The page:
On December 16, 2015, I conducted the “Missplaced Women?” workshop, on performance art, migration, public space and surveillance, with the participation of students and teachers of the École Supérieure des Beaux-Arts, Aix-en-Provence, France.

During the morning session of the workshop each participant shared with others her/ his own family and their own history of migration. Issues of identity, social structures, historical and contemporary roles and positions of art in society were discussed among others, along with the introduction to the “Misplaced Women?” project and the workshop goals. We talked as well about our motivations and expectations regarding the workshop.

Each participant has suggested and has chosen one location in the city that is significant for migration, and we all made together a 2,5-hour-long performance tour, doing, witnessing and discussing at each of the locations one individual performance.

The choice of locations was very diverse, as well as each of our own histories, like wise the diversity of contents of our own pockets and of each of our luggage that we brought along in order to unpack them during the performances.

The quality of every of the performances was very high thanks to the strong motivation and strong presence of each of the individuals, as well as the numerous interventions and responses from security personal and passing buyers who witnessed our interventions. It was one of the most intimate and one of the most intense one-day workshops I had an opportunity to lead so far.

Workshop participants:

–   Anaïs Clercx

–   Anastasio William

–   Lise Godard

–   Sigrid Pawelke

–   Tanja Ostojic

——————-

Tanja Ostojic:

Gare Routière d´Aix-en-Provence, the city bus station, has been the location of my choice. Each time I arrived to Aix, weather I came from Nice airport or from a day trip to Marseille, this was at this station. I had with me my obligatory purse with portmonee and tabac, a cotton bag with few necessities, including a plastic bag with 5 mandarines. I have chosen one of the first available stone benches placing my bags on it.  I started with undressing my coat (made out of up-cycled military blanket), turning it inside out. Then I took off my belt. I took out of my purse and my bags and my wallet each single item, turning them inside out. Mandarines I opened one by one, then I distributed them to people around, to calm down security guy who was shouting on Sigrid as she was taking pictures of my intervention. Mandarines are very helpful when one is on the road. Good for thirst and energy, practical to open and to share. A group of local youngsters gathered around and most of us engaged in conversation with them after the performance. It came up that actually none of them was really local thanks to the very rich family migration histories.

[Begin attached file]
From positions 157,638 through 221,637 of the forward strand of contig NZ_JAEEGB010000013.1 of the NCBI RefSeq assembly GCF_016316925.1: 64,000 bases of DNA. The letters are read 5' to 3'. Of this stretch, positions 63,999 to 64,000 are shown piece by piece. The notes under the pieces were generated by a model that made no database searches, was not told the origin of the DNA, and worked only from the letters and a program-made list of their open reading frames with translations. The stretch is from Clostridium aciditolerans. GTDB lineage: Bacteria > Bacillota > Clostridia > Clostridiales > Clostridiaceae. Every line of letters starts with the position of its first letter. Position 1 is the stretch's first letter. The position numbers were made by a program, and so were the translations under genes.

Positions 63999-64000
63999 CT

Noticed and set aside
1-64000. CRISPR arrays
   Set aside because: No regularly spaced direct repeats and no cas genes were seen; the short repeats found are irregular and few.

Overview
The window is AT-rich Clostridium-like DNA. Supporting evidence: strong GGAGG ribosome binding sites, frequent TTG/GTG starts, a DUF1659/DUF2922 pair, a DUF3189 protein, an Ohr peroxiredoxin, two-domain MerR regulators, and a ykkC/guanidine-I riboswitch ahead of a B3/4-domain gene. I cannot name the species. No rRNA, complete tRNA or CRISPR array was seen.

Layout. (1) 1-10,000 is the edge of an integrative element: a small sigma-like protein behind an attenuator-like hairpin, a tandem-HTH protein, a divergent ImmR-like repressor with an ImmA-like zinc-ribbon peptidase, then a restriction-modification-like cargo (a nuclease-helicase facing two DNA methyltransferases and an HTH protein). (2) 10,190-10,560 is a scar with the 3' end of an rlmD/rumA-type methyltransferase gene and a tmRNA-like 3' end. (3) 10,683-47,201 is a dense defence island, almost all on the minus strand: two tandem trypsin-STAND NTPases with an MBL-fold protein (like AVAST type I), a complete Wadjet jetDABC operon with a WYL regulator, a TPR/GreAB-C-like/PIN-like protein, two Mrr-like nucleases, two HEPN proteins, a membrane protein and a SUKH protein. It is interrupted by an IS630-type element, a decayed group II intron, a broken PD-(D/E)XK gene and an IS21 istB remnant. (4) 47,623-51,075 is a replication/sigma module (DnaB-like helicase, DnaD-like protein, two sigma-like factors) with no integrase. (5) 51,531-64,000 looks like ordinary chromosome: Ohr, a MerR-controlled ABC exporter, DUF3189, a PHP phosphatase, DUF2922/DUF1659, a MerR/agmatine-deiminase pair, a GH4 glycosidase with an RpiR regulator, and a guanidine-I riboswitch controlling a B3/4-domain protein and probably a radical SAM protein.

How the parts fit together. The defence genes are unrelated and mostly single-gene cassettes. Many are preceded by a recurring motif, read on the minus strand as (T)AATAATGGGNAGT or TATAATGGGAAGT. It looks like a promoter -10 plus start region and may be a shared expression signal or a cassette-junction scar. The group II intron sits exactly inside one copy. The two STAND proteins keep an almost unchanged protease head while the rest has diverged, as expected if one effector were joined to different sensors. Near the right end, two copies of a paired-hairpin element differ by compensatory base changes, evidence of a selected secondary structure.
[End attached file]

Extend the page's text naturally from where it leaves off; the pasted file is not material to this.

As soon as we left the station we came by a women who has discovered some nice clothes for two of her kids in plastic bags next to the container. She took each piece of clothes out of the bag, looked if it was proper, nice, in the right size, and ones she decided for it, she arranged it temporarily on near by railing. I observed attentively the way she was doing it and took discretely one picture of her from behind. She turned to me and as I confirmed to speak Italian, she explained her migration and family story, and asked for mine. She asked me as well for a change and I asked her to take another snap-shot of her. And so we had a friendly and positive exchange.

 

Photos: Sigrid Pawelke / Tanja Ostojic

Video: Sigrid Pawelke

P1130144

P1130146

P1130147

 

 

P1130161

 

P1130163

 

La Grand Escalier de la Gare du Saint Charles a Marseille, France, December 17, 2015.

In Marseille, Railway-stations on December 18, 2015 at 9:53 am

On December 17, 2015, from about 12:45 to 13:30h, on my way from village of Vauvenargue and Aix-en-Provence to Géneve, I performed my “Missplaced Women?” on la Grand Escalier de la Gare du Saint Charles a Marseille. As I had almost an hour of time, while waiting for my TGV train, I enjoyed the gorgeous staircase and the view from the top. I enjoyed watching people passing by. People in transit and people hanging out there. I took time to find inside of my suitcase things I actually needed in my hand bag, and I took a moment to refresh my vernis that got worn out in past few days in la Provence. Young guy whom I asked for assistance to capture a photo of me did it with a pleasure and used a chance to warn me that i should not ask other people for such favour as they might run away with my photo camera. As he gave me back my camera, he advised me as well to pack my stuff and to keep them close to myself.